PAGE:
Lest I Forget

Which I have apparently done, is that Pope Benedict XVI asked Priests back in January ‘ought Ten to Get Online and Spread the Gospel.

Sigh. I almost completely forgot about posting on my blog; I’m not very good at it.

In fact, I asked around to a variety of people whether I should keep the site or not, and the overwhelming response was “Yes! Absolutely! Please, please, PLEASE do! We couldn’t live without your blog!” (Not.) But, the general response was to keep it and post more often.

And spread the Gospel.

With that in mind, here is today’s Gospel:

Jesus said to his disciples:
“Stop judging, that you may not be judged.
For as you judge, so will you be judged,
and the measure with which you measure will be measured out to you.
Why do you notice the splinter in your brother’s eye,
but do not perceive the wooden beam in your own eye?
How can you say to your brother,
‘Let me remove that splinter from your eye,’
while the wooden beam is in your eye?
You hypocrite, remove the wooden beam from your eye first;
then you will see clearly
to remove the splinter from your brother’s eye.”

And here are some recent observations on blogging and myself:

  1. It can take up a lot of time, and one needs to get out and get more exercise if one is doing it.
  2. I am not, and never have been, drawn to blog about the things that most other Catholic bloggers blog about, i.e. the latest Catholic news stories, or insightful posts about Papal documents, Vatican translations, or the Extraordinary Form vs. the Novus Ordo. I prefer to write about things that happen in my life in a stream of consciousness sort of way. Some like it, some don’t; take it or leave it.
  3. Maybe I should rethink that.
  4. But I just did, and I’m still not drawn to it, as others do it far better than I ever would or could.
  5. I’ve had major periods of self-consciousness as a blogger because I had never anticipated the amount of scorn it would draw from fellow Priests.
  6. I’m more or less over that. Sometimes people just don’t get along; cliques exist, and it’s not that big a deal; Priest’s are human, and that includes me with all of my own faults and insecurities. I’m not very important in the big scheme of things of God’s plan, or the Church’s plan. But I pray to do His will daily, and I try to do it, and that’s enough for me each day. It helps to keep life simple.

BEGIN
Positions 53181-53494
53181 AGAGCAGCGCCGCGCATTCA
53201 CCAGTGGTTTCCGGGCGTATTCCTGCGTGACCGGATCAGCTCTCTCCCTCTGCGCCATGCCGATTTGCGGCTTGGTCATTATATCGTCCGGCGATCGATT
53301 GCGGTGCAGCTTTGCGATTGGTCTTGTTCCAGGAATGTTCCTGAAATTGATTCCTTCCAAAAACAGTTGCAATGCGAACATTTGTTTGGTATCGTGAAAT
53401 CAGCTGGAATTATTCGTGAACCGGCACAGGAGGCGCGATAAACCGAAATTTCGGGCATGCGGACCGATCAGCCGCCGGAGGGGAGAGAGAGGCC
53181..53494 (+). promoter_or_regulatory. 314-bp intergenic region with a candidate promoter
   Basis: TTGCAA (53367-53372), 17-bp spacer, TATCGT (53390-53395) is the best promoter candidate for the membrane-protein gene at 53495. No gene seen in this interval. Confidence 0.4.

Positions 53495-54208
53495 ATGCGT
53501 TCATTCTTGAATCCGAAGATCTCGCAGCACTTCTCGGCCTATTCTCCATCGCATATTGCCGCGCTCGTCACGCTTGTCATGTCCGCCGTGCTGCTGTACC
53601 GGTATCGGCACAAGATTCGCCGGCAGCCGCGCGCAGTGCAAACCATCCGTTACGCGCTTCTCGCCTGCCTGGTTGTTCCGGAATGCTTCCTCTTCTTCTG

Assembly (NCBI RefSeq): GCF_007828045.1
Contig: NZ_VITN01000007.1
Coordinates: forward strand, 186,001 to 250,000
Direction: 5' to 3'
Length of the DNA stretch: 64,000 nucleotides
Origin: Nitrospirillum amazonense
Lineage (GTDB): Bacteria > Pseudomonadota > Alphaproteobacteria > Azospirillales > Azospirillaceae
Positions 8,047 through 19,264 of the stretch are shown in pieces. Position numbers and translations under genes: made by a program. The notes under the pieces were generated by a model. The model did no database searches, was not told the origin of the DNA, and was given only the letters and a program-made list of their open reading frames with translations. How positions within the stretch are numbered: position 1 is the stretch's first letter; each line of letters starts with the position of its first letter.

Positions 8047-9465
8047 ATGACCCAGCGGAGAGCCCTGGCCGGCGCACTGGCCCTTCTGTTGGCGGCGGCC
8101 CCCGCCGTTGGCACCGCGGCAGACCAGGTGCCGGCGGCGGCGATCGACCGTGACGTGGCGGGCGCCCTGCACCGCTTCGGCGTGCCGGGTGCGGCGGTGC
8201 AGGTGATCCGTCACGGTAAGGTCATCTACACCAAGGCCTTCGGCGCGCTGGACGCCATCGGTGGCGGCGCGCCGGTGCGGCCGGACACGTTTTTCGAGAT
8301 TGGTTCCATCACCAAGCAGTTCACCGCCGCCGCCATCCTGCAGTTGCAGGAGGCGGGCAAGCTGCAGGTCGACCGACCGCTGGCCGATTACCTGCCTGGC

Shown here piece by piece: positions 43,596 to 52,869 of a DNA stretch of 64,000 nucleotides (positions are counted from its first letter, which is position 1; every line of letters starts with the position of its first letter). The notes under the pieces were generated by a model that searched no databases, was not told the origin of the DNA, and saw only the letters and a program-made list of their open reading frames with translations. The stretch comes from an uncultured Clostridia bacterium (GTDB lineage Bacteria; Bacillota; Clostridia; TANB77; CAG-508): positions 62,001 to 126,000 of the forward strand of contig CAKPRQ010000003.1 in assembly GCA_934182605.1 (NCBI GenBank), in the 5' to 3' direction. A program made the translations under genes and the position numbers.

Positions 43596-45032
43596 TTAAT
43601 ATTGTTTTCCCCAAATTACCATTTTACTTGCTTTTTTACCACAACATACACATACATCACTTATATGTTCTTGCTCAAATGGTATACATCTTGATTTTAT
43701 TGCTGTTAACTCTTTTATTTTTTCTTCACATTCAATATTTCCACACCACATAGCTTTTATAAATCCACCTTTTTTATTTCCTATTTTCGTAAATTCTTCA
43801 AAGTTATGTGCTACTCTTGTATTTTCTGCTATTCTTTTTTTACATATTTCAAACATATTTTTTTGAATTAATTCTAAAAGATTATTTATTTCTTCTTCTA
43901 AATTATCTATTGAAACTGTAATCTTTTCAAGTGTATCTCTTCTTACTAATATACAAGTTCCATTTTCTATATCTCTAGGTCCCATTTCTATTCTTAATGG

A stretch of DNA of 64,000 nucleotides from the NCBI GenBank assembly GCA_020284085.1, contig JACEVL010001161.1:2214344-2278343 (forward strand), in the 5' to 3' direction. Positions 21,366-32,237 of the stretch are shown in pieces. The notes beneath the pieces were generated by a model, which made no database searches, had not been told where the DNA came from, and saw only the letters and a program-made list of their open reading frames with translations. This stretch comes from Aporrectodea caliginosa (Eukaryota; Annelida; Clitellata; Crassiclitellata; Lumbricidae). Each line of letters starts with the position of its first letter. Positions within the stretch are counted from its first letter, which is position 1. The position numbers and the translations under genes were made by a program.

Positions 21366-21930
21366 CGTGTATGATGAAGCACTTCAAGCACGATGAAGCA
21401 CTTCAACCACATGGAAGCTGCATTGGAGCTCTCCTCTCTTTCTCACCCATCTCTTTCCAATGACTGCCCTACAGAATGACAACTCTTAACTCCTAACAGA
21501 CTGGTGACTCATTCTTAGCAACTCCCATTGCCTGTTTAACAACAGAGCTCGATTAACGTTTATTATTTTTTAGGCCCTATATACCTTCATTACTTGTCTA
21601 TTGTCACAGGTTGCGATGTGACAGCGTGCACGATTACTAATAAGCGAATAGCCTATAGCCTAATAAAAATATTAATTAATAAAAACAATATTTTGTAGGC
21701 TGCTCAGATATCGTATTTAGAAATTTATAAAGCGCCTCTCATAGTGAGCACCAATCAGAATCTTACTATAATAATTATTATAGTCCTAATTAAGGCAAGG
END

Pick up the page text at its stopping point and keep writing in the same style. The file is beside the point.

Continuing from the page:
7. I don’t really read a lot of other Catholic blogs.
  8. I do read a lot of news and information sources on what’s going on in the Church. So I assume anyone who finds my blog and reads it is on the internet and reads the same sources, and is already in the know. Plus, they are probably reading the bloggers who do such a great job of dissecting those things anyway.
  9. Having a website allows me to share things with friends fairly easily, such as photos I can put up in temporary directories. Also, I can occasionally post photos from my life in my weblog, and work with improving my photography (which does need a lot of work, I freely admit. But if I never practice it, I’ll never improve.)
  10. And, I think that about wraps that up. Thanks for joining me!

To live, to adventure, to understand the will of God…

Our soul waits for the LORD,
who is our help and our shield.
May your kindness, O LORD, be upon us
who have put our hope in you.

Stokes Grimsley

Stokes' Brick

Before I forget, I wanted to post this picture of a brick. I don’t know why, and it’s a total non sequitur, and has nothing to do with much of anything that’s been going on lately. It’s a completely random update.

It’s from a memorial walk in Natchez, Mississippi, in a public park right next to the Cathedral. I was visiting with a family friend who had brought me to see the Cathedral, though it was closed.

Aside from liking the name, and thinking that Stokes must have been quite a character, I found myself wondering who on earth he was. What a great name. You can imagine the stories, “That ol’ Stokes!”…

So I googled it and realized it’s actually two surnames. I think. So disappointing… to me at least.